Searches involving multiple websites can quickly get confusing, particularly when performed on a mobile device with a small screen. A new web browser developed at Carnegie Mellon University now brings order to complex searches in a way not possible with conventional tabbed browsing.
The Bento browser, inspired by compartmentalized bento lunch boxes popular in Japan, stores each search session as a project workspace that keeps track of the most interesting or relevant parts of visited web pages. It’s not necessary for a user to keep every site open to avoid losing information.
“With Bento, we’re structuring the entire experience through these projects,” said Aniket Kittur, associate professor in the Human-Computer Interaction Institute (HCII). The projects are stored for later use, can be handed off to others, or can be moved to different devices. “This is a new way to browse that eliminates the tab overload that limits the usefulness of conventional browsers.”
Someone planning a trip to Alaska with a conventional browser, for instance, might create multiple tabs for each location or point of interest, as well as additional tabs for hotels, restaurants and activities. With Bento, users can identify pages they found useful, trash unhelpful pages and keep track of what they have read on each page. Bento also bundles the search result pages into task cards, such as accommodations, day trips, transportation, etc. The project could be shared with other people planning their own trips.
Kittur’s research team will present a report on their mobile web browser at CHI 2018, the Conference on Human Factors in Computing Systems, April 21-26 in Montreal, Canada. A research version of the Bento Browser for iPhones is available for download from the App Store.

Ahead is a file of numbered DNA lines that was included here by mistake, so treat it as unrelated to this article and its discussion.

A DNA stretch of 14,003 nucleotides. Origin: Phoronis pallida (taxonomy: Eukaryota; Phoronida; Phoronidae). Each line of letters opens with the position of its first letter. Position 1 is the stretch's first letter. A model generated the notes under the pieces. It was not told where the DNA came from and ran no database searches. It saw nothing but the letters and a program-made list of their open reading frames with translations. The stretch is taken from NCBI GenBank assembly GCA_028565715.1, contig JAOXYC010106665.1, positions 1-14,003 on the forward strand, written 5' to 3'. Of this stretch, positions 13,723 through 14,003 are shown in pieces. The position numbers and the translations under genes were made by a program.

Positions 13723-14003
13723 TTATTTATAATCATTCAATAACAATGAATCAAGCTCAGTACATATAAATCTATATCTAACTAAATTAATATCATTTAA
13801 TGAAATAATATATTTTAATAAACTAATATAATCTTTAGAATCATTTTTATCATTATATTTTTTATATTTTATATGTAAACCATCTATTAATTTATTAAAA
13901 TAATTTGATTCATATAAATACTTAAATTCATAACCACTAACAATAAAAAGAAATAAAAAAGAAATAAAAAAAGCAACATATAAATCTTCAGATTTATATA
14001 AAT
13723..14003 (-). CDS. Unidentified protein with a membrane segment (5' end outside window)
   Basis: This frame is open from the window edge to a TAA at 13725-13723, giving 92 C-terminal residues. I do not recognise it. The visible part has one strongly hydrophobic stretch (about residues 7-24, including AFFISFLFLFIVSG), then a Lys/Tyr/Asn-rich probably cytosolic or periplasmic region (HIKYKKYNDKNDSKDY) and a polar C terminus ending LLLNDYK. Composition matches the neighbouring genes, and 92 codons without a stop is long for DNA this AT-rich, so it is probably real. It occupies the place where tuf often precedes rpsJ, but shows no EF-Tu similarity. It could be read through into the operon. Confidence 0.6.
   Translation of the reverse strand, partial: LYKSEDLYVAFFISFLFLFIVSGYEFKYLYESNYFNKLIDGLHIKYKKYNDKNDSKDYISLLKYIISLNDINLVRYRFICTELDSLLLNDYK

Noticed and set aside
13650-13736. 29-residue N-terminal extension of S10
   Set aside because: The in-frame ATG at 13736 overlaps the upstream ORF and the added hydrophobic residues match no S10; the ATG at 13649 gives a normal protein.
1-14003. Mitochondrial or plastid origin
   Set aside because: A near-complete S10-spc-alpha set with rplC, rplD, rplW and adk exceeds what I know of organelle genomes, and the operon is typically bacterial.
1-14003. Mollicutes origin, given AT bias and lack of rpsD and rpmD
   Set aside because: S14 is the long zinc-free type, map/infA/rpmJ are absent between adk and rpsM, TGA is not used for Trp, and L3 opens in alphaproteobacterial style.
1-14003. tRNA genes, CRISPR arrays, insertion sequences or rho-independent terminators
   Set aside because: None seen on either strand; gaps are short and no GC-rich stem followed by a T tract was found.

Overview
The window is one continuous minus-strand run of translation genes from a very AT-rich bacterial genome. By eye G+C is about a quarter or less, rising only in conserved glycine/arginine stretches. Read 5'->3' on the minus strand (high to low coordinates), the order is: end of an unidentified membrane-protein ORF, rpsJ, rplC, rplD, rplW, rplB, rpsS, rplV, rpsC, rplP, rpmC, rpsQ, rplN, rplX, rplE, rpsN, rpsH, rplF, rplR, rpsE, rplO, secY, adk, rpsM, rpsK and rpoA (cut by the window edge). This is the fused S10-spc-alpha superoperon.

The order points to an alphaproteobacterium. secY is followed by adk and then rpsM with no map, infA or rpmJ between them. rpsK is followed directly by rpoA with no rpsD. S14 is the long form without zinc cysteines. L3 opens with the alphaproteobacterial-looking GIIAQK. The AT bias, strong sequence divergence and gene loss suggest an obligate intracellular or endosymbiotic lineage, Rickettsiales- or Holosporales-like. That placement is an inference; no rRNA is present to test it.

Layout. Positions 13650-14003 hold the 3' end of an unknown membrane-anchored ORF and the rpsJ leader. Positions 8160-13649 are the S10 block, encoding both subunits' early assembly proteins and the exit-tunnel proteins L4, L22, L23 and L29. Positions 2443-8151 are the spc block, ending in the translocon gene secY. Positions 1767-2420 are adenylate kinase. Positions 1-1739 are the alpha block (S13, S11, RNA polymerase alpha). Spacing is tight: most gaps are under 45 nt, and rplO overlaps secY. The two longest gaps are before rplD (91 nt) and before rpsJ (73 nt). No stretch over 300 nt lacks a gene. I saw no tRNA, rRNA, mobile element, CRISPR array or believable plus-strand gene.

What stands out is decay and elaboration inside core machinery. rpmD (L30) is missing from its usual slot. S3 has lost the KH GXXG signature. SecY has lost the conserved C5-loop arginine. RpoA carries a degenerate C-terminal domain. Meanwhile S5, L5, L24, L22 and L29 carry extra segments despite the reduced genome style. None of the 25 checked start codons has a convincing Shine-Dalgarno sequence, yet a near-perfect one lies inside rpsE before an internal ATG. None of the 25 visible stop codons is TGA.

Mobile devices now initiate more web searches than do desktop computers. Yet the limitations of conventional browsers become more acute on mobile devices. Not only is screen size limited, but mobile users are more often interrupted and distracted and have more difficulty saving and organizing information, said Nathan Hahn, a Ph.D. student in HCII.
In user studies that compared Bento with the Safari browser, users said they preferred Bento in cases where they wanted to continue a search later and wanted to pick up where they left off. They also said Bento kept their searches better organized. Though most participants found it easier to learn how to use Safari, they found Bento more useful for finding pages and believed that Bento made their mobile searches more effective.
One goal was to design Bento to work in a way that complements the way the mind works.
“If we get a lot of people using it, Bento could serve as a microscope to study how people make sense of information,” Kittur said, noting people who use the research version are asked to consent to their searches becoming part of the research data. “This might lead to a new type of artificial intelligence,” he added.
Bento Browser is now a search app for iPhones, but its capabilities for organizing searches and helping people resume searches also could benefit people using desktop computers. To accommodate those users, Kittur’s team is now preparing a Bento plug-in for the Chrome browser.
Joseph Chee Chang, a Ph.D. student in CMU’s Language Technologies Institute, also is part of the Bento team and a co-author of the CHI paper. More information is available at https://bentobrowser.com/.
Byron Spice | 412-268-9068 | bspice [at] cs.cmu.edu